Ramekin Cupcakes

Sometimes I have really good ideas that the internet hasn’t already thought of five thousand times before. Hopefully ramekin cupcakes are one of them. Okay, so people have totally baked cake batter in ramekins before, but piping on frosting and treating the ramekin as a cupcake “wrapper” isn’t all over food blogs…yet.
I had some time to kill last week and ended up perusing the baking section at a store where I found a bunch of blue ramekins on sale for 88 cents. I immediately envisioned a cupcake baked into the ramekin topped with swirls of frosting, sprinkles, and a cherry on top. I put every one on the shelf into my basket and headed to checkout.

I filled each ramekin (thoroughly lubed up with Earth Balance or vegetable oil) halfway with root beer oatmeal stout cupcake batter. Four inch ramekins took 24-25 minutes to bake, while the slightly larger five inch ramekins took about 28 minutes. Depending on your cupcake batter, your baking times should be similar. I got three “cupcakes”: one four inch ramekin and two five inch.
After the ramekins have cool off, top with whipped cream or buttercream frosting. If you pipe out half the pastry bag onto one cupcake, your cake is going to be drowning in frosting and end up way too sugary. Instead, think about height rather than mass of frosting when you start piping, and supplement the cupcakes with other garnishes and decoration. Here, I used a thin layer of buttercream, a swirl of coconut whipped cream, root beer syrup, a chocolate dipped strawberry, straws, and a chocolate decoration.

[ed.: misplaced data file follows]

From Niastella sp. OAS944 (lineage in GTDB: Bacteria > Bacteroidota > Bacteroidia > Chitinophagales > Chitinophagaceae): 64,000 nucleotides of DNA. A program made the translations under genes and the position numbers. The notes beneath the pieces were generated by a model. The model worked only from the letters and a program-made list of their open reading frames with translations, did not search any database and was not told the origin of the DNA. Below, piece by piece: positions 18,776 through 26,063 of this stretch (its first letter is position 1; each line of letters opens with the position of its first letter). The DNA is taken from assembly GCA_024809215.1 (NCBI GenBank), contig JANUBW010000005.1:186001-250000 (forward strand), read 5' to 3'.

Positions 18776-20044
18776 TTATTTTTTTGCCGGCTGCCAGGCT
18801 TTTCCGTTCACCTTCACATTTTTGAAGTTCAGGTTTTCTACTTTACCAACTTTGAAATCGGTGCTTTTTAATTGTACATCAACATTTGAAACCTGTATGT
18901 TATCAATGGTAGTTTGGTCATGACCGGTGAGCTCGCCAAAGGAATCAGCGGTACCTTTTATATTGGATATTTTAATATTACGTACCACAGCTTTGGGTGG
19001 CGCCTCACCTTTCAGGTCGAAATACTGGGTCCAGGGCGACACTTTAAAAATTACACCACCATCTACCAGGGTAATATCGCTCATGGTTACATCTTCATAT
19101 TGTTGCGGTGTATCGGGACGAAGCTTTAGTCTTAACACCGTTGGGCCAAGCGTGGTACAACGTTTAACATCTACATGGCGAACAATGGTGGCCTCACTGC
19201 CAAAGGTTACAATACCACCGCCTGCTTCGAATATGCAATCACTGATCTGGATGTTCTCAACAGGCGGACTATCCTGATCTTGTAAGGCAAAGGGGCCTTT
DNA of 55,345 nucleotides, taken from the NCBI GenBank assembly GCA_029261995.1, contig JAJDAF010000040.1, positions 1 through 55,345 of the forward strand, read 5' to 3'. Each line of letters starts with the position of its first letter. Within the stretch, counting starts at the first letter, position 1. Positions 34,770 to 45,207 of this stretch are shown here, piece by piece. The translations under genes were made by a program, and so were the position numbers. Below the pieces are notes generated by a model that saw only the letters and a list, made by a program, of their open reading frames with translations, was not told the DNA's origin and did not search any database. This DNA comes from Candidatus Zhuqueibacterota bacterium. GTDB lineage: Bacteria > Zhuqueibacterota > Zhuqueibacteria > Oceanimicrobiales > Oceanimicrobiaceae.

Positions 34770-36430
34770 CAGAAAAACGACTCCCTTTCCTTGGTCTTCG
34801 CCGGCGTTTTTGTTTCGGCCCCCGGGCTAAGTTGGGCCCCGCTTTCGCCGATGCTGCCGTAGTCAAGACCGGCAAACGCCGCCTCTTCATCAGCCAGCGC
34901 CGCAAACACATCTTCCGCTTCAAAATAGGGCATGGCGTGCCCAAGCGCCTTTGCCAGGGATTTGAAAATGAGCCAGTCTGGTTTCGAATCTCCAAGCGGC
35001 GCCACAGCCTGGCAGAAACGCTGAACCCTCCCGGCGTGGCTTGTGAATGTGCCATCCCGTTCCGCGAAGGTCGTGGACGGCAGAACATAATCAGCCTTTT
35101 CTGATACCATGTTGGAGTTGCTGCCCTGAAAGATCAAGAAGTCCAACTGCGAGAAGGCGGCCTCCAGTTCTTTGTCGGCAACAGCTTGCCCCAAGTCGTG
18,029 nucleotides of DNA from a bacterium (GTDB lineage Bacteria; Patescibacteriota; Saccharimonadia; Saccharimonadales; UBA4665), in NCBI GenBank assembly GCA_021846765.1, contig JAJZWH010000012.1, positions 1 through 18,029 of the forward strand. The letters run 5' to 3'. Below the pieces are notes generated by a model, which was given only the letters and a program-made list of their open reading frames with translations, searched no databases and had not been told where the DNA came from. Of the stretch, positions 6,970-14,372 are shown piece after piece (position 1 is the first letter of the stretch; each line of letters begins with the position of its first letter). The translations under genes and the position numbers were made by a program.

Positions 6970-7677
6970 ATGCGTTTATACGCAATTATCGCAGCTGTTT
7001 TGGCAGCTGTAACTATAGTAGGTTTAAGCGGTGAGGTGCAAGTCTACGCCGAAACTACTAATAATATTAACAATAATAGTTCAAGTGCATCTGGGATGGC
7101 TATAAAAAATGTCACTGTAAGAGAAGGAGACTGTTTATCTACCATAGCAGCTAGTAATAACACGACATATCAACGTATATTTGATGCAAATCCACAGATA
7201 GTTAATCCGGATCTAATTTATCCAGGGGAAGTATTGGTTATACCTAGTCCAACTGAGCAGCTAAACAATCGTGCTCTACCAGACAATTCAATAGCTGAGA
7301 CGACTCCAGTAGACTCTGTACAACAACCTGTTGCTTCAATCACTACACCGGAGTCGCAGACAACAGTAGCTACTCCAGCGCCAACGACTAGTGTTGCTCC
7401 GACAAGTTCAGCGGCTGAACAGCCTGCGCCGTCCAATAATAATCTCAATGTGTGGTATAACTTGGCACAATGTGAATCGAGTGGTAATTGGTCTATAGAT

Chocolate drizzle decorations are a great way to add height and a posh look to your desserts. Make the chocolate by melting chocolate chips in a glass bowl (maybe with a teensy bit of vegetable shortening if it won’t smooth out) and pouring the melted chocolate into a ziploc bag. Cut off a bit of one of the corners and drizzle out your design on a baking sheet lined with parchment. Let the chocolate harden at room temperature. If you stick it in the freezer right away, your chocolate will not temper and end up going into shock and melt when you remove it from the freezer and attempt to peel it off the baking sheet. Or end up melting after you stick it into your cupcake. Once the chocolate hardens, remove it from the sheet and stick it into your cupcake as decoration. I brushed my chocolate drizzles with gold luster dust to add shine and color right before carefully peeling them off the sheet.

These ramekin cupcakes would be great for gift-giving, or an alternative to a birthday cake . Buy a few cheap ramekins, bake them into cupcakes, tie a ribbon around the ramekin, and gift them to a lucky recipient! That person is bound to feel special because cupcakes imply single serving, even if they are giant. After single-handedly finishing off the cupcake in one sitting, they get to keep the ramekin and think about what a nice thoughtful person you are every time they use it from then on.

Perhaps the single-serving quality of cupcakes is a curse and a blessing in this application because the amount of batter each ramekin holds is the equivalent of 3-4 cupcakes. Share with a friend if you must, but of course there is nothing shameful in downing multiple cupcakes in one go!

4 thoughts on “Ramekin Cupcakes

  1. Kelly, you are a genius! These are awesome. I also love that tip on the chocolate tempering. I’ve tried to harden chocolate in the freezer before and couldn’t figure out why it melted after it was removed.

  2. Pingback: Root Beer Oatmeal Stout Ramekin Cupcake « The Cupcake Blog

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